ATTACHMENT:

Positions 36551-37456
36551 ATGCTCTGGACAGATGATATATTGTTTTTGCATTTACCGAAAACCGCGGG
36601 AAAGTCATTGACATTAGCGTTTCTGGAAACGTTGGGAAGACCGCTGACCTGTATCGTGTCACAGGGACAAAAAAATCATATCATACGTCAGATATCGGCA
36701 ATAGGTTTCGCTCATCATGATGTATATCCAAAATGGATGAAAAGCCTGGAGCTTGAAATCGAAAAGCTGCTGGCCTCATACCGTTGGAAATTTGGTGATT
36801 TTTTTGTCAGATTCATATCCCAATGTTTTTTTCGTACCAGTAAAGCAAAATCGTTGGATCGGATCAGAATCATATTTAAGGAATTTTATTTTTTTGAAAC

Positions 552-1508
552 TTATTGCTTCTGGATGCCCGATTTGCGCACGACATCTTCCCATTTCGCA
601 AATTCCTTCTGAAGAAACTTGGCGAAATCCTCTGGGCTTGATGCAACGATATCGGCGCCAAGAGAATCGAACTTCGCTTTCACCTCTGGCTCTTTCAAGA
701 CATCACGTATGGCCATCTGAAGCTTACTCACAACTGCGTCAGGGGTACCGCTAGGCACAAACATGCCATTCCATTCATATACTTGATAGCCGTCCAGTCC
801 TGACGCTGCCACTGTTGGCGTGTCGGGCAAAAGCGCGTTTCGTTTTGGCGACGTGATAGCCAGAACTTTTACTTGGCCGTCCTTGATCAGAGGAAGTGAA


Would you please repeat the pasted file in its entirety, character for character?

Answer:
Positions 36551-37456
36551 ATGCTCTGGACAGATGATATATTGTTTTTGCATTTACCGAAAACCGCGGG
36601 AAAGTCATTGACATTAGCGTTTCTGGAAACGTTGGGAAGACCGCTGACCTGTATCGTGTCACAGGGACAAAAAAATCATATCATACGTCAGATATCGGCA
36701 ATAGGTTTCGCTCATCATGATGTATATCCAAAATGGATGAAAAGCCTGGAGCTTGAAATCGAAAAGCTGCTGGCCTCATACCGTTGGAAATTTGGTGATT
36801 TTTTTGTCAGATTCATATCCCAATGTTTTTTTCGTACCAGTAAAGCAAAATCGTTGGATCGGATCAGAATCATATTTAAGGAATTTTATTTTTTTGAAAC

Positions 552-1508
552 TTATTGCTTCTGGATGCCCGATTTGCGCACGACATCTTCCCATTTCGCA
601 AATTCCTTCTGAAGAAACTTGGCGAAATCCTCTGGGCTTGATGCAACGATATCGGCGCCAAGAGAATCGAACTTCGCTTTCACCTCTGGCTCTTTCAAGA
701 CATCACGTATGGCCATCTGAAGCTTACTCACAACTGCGTCAGGGGTACCGCTAGGCACAAACATGCCATTCCATTCATATACTTGATAGCCGTCCAGTCC
801 TGACGCTGCCACTGTTGGCGTGTCGGGCAAAAGCGCGTTTCGTTTTGGCGACGTGATAGCCAGAACTTTTACTTGGCCGTCCTTGATCAGAGGAAGTGAA